By Jenique Belgrave
Minister of Energy and Business Development Senator Lisa Cummins has defended the Government’s move to safeguard the island’s social security net.
Speaking in the Upper House on Wednesday, she sought to assure Barbadians that the decision to transition the National Insurance Scheme (NIS) to a standalone commercial state-owned enterprise was the correct step for the agency, noting that such an entity typically receives no monies from central government and is self-sustaining in financing its own operations.
“What has been created here, Mr President, is not only about governance which we will speak on over time. It is not only about independence and freedom from political interference about which we will speak. And it’s not only about ensuring effective management – we will speak about that too. But this is also about ensuring that our institutions are fit for purpose and equipped with professionals that are fit for the given role to which they have been assigned and that they are not subject to the vagaries of public sector transfers into and out of the system,” Cummins stated.
She pointed out that both of this island’s ports of entry are examples of commercial state-owned enterprises.
“The Grantley Adams International Airport is a commercial state-owned enterprise…. The Bridgetown Port is a commercial state-owned enterprise. It is run by a board, it finances itself from its own commercial opportunities and on the basis of its balance sheet. It oftentimes goes to the market and borrows directly as a result of that independent status. That is what is envisaged with this entity,” she explained.
Leading off a cognate debate on the National Insurance and Social Security (Amendment) Bill and the Pensions (Miscellaneous Provisions) Bill 2023, she reiterated that there will be no “scaling back” of NIS benefits.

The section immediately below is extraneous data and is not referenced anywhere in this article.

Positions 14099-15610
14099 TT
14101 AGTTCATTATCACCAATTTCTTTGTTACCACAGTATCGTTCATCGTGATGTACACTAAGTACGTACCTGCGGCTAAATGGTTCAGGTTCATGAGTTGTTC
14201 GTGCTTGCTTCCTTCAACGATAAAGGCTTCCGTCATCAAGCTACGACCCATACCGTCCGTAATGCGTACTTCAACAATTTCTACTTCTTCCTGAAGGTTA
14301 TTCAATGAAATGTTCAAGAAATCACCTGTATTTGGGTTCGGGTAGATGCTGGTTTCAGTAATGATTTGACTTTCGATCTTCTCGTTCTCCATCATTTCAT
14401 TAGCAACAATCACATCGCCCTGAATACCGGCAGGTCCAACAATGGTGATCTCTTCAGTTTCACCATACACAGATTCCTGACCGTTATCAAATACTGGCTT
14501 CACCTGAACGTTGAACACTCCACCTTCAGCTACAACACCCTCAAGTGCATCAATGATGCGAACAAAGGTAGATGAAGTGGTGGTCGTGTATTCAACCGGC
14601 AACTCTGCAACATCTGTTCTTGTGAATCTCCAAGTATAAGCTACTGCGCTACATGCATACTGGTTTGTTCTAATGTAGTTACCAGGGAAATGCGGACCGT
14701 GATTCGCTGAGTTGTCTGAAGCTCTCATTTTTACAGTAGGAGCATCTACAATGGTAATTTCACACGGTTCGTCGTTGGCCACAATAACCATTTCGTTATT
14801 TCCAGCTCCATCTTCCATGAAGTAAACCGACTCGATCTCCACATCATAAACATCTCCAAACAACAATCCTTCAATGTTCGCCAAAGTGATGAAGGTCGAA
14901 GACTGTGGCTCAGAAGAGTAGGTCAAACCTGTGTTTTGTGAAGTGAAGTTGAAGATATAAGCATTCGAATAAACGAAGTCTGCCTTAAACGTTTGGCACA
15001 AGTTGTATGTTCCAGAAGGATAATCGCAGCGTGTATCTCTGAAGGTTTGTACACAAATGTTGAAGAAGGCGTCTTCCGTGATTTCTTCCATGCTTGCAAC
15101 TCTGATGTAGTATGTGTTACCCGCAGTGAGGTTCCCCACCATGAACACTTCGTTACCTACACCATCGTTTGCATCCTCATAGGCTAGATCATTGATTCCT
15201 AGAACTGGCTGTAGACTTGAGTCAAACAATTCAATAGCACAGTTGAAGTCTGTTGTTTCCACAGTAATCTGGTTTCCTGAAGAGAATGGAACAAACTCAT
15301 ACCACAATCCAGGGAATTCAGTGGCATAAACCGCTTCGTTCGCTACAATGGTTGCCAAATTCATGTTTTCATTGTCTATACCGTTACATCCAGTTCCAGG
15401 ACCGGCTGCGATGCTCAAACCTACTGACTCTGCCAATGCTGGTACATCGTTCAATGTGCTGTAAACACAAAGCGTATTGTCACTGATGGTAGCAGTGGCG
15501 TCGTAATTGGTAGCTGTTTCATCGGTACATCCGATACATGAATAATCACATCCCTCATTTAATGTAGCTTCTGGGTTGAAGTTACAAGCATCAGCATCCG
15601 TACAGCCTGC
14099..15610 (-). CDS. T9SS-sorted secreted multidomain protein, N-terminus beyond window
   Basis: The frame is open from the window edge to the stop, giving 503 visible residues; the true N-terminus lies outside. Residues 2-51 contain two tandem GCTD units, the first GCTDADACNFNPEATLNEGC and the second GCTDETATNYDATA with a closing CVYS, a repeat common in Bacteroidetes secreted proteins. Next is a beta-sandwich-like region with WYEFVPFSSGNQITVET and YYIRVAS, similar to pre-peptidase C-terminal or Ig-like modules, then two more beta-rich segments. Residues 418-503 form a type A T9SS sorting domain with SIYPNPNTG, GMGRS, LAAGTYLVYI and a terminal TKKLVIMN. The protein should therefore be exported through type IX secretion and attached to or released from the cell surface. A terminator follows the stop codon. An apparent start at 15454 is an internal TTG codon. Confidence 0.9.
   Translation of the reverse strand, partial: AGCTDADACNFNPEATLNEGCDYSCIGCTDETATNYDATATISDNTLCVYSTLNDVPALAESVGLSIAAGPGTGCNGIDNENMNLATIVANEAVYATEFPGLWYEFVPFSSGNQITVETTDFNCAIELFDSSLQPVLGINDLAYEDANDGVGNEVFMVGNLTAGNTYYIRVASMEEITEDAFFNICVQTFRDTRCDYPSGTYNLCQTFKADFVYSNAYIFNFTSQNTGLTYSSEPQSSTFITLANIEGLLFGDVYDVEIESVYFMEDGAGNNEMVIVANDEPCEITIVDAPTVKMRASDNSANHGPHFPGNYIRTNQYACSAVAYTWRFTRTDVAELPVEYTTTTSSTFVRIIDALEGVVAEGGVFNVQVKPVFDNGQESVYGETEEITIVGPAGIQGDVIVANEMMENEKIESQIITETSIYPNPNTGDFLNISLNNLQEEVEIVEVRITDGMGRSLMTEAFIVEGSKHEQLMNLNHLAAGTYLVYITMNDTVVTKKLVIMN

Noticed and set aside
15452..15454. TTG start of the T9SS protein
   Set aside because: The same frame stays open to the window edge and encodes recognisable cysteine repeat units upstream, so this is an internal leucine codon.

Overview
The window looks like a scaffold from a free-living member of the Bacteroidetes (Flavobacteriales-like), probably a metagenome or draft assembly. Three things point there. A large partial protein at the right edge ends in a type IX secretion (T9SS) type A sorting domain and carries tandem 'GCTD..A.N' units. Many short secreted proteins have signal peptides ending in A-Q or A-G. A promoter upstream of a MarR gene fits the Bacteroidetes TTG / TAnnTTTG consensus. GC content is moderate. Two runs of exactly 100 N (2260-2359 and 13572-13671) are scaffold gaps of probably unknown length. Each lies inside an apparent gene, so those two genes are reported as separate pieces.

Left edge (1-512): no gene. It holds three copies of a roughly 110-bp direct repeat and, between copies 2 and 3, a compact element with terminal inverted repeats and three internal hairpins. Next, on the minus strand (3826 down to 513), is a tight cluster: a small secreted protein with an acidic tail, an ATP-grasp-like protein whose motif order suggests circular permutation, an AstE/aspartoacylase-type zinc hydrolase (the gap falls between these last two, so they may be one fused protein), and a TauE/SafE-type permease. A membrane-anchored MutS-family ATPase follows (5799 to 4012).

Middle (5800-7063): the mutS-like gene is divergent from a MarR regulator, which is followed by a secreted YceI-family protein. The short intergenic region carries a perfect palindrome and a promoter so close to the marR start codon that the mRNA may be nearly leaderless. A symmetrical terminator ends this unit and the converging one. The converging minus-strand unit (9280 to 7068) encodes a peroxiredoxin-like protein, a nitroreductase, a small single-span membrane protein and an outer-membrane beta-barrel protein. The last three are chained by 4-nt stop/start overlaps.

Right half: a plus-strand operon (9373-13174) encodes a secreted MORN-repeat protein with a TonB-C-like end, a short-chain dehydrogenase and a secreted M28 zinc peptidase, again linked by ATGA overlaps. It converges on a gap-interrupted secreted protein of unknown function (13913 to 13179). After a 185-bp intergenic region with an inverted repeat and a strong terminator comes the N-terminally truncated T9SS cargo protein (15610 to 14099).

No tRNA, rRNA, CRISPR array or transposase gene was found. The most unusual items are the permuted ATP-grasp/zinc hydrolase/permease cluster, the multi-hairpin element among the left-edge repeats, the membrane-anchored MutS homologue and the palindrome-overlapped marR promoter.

“This administration has made it absolutely clear that there will be no scaling back of our social contract with our people, that we are committed to putting people first. This Government is, perhaps above all else, a labour government. We put workers first; we put workers at the centre of our discussion…. There can be no scaling back of benefits but there has to be at the same time the balance of rights which we are guaranteeing, and responsibilities,” she said.
Saying Barbados has provided one of the most extensive social security benefits in the region and the rest of the world, Minister of Culture Dr Shantal Munro-Knight told those in the Upper House that it also provided some of the highest rates.
“Our system is one of the most generous regionally and comparatively internationally as well. So, while it is true that we have the highest contribution rate at 18.3 per cent, when you look at regional comparisons we also have the region’s highest minimum pension, at BDS$1 053, about US$526. The second highest minimum pension in the region is Trinidad at US$450, and the third highest is Bahamas at US$346…. Globally, if you look at Saudi Arabia, which has a higher fertility rate and positive population dynamics, they provide US$526 against ours, a small island, lower population and lower GDP, and we are providing a pension on par,” she said.